In an accident that evoked memories of Chernobyl nuclear power plant disaster two decades ago, the derailment sparked a blaze in a cargo of yellow phosphorous, creating a cloud of gas that affected 14 villages in the former Soviet republic.
Oleksandr Kuzmuk, the deputy prime minister, who travelled to the area in the Lviv region, said: "A disaster has happened. After the Chernobyl catastrophe we are dealing with [another] case that can pose a real threat for our people.
"It is an extraordinary event, the consequences of which cannot be predicted."
He later backtracked on the remark, and other officials were at pains t o stress that the situation was under control and the danger minimal.
"The cloud of a toxic gas dispersed and there is no threat for people's lives," said Ihor Krol, spokesman for the emergency situations ministry.
|"A disaster has happened. After the Chernobyl catastrophe we are dealing with [another] case that can pose a real threat for our people"|
Oleksandr Kuzmuk, deputy prime minister
The train, en route from Kazakhstan to Poland, derailed near the city of Lviv, not far from the Polish border, and 15 of its 58 cars overturned, Krol said.
Six of them caught fire and the poison cloud spread over a 90 sq km area consisting of 14 villages, he said.
Rescuers extinguished the fire in the highly toxic substance, which can catch fire spontaneously on contact with air at temperatures higher than 40C. It can cause liver damage if consumed.
Advice to residents
Emergency workers sprinkled contaminated land with soda and sand and tried to cool off the cars, Krol said.
Residents were advised to stay inside, not to use water from wells, eat vegetables from their gardens or drink the milk produced by their cows. Of the 11,000 people living in the contaminated area, 815 were evacuated, Krol said.
Media reports said that other people had left the villages amid uncertainty about the effects of the accident.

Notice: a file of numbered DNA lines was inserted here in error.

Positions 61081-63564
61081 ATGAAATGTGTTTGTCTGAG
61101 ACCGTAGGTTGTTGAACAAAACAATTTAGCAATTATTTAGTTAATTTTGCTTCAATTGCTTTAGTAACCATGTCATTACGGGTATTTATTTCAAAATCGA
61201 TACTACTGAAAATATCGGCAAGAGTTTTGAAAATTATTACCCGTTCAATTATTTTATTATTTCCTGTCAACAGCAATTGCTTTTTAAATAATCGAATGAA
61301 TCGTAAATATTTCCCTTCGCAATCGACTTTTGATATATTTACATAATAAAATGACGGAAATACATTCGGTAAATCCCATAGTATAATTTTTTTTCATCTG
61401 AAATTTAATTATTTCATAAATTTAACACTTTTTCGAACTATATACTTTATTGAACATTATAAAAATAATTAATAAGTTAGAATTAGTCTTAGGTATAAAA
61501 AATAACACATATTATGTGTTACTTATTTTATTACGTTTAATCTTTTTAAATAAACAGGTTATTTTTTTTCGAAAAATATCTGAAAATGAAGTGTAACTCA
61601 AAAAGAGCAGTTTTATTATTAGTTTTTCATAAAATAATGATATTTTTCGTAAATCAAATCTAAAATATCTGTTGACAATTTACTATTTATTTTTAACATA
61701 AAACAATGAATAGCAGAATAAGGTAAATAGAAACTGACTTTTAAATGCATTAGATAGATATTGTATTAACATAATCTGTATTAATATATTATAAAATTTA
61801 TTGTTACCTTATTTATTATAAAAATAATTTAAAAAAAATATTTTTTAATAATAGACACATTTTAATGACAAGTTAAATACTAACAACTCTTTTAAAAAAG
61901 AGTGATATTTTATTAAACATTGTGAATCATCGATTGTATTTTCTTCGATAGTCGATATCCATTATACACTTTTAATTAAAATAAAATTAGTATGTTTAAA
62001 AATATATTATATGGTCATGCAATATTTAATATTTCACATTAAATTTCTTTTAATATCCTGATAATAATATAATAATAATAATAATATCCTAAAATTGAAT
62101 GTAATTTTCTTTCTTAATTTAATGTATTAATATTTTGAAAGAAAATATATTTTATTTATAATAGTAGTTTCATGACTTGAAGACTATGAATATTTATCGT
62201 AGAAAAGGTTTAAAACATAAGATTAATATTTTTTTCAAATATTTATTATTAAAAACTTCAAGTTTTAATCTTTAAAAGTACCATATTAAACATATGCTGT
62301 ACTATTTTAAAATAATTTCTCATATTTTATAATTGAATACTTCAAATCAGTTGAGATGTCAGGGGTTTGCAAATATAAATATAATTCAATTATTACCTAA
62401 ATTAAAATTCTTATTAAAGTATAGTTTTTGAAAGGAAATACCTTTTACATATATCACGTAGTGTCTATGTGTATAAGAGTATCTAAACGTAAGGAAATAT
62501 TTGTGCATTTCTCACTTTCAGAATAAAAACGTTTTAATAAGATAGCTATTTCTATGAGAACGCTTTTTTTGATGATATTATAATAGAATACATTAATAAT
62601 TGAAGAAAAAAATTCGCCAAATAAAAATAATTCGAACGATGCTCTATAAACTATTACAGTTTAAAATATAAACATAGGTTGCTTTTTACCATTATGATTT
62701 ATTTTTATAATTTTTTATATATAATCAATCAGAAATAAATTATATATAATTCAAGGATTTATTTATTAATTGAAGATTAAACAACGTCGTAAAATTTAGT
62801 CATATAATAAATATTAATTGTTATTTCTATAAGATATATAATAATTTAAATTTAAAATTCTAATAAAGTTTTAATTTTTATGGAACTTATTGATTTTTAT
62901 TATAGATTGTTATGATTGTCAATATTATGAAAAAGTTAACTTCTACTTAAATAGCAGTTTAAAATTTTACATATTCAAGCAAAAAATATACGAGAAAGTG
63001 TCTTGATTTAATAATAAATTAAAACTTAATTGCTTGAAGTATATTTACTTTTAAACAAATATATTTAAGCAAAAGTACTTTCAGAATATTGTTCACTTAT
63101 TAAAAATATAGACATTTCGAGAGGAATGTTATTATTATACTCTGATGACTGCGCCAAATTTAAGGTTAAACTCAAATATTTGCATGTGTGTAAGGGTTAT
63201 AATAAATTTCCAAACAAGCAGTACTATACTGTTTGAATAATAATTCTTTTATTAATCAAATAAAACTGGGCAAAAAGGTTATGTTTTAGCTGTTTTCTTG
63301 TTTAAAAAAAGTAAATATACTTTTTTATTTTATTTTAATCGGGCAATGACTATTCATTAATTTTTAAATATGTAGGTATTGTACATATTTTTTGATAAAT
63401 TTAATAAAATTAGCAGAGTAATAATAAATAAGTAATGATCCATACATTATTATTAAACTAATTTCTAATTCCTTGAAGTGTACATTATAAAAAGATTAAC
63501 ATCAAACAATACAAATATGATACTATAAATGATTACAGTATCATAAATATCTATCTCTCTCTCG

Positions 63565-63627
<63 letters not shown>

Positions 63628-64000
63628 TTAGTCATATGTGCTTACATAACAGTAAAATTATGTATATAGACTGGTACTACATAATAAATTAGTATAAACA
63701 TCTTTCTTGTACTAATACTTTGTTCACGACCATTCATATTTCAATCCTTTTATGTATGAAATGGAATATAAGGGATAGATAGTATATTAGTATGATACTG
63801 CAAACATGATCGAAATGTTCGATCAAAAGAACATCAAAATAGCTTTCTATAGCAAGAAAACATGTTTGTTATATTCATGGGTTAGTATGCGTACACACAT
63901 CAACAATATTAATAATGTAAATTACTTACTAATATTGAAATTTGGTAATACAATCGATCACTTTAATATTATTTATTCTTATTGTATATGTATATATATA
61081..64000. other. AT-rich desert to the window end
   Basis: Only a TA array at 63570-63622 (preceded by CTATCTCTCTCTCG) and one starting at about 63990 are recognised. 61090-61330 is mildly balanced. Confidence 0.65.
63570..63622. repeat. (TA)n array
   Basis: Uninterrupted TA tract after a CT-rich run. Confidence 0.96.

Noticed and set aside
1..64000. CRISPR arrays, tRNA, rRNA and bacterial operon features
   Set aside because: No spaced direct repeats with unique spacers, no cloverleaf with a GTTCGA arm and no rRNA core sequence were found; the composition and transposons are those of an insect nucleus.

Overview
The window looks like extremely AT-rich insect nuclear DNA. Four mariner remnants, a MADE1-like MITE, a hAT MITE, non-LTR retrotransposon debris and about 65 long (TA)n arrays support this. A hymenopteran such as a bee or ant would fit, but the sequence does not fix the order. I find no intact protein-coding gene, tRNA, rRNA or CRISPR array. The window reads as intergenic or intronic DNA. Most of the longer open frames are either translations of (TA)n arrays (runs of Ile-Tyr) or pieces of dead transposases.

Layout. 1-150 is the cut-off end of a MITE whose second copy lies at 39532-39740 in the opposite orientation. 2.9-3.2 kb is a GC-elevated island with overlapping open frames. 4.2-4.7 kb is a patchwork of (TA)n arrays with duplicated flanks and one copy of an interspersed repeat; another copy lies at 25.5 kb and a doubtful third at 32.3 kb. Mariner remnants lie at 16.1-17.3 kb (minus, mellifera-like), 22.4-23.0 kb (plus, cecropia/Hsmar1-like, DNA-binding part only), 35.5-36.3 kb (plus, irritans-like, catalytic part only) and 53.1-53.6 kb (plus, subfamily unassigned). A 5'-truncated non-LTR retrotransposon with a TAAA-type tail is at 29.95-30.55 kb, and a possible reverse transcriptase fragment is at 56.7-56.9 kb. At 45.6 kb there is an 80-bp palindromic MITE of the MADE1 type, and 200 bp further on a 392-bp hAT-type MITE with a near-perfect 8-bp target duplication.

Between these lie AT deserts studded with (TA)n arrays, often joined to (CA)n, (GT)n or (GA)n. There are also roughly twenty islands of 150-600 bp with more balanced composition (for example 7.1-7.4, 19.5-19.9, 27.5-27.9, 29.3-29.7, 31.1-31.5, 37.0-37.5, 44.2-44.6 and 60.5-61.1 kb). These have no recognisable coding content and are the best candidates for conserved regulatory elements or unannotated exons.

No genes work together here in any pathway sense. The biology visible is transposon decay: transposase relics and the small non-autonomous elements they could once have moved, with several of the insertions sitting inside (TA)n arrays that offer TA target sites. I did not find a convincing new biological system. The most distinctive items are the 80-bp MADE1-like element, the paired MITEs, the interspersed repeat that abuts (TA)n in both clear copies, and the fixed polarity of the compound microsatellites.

On independent Channel 5 television, an elderly woman and a middle-aged man in one of the affected villages - neither identified - said that the authorities had not told them how to respond to the accident.
"Doctors did not come to our village. I only saw advice about what to do on TV," the woman said.
Chernobyl cover up
Concerns about the government response and instruction following
accidents still lingers from the 1986 explosion and fire at the Chernobyl plant in Ukraine, then a Soviet republic.
The Soviet government kept the world's worst civilian nuclear accident under wraps for days and played down the disaster long afterwards.
|The Chernobyl plant saw the worst civilian |
nuclear accident in the world [AP]
Mykola Rudkovsky, the transport minister, said a commission was working at the scene to determine the cause of the accident.
A criminal case was opened, which is standard practice in former Soviet republics, and Volodymyr Kozak, the state railway agency director, said sabotage had been ruled out as the cause.
Phosphorus compounds are chiefly used in fertilisers, although they are important components of pesticides, toothpaste, detergents as well as explosives and fireworks.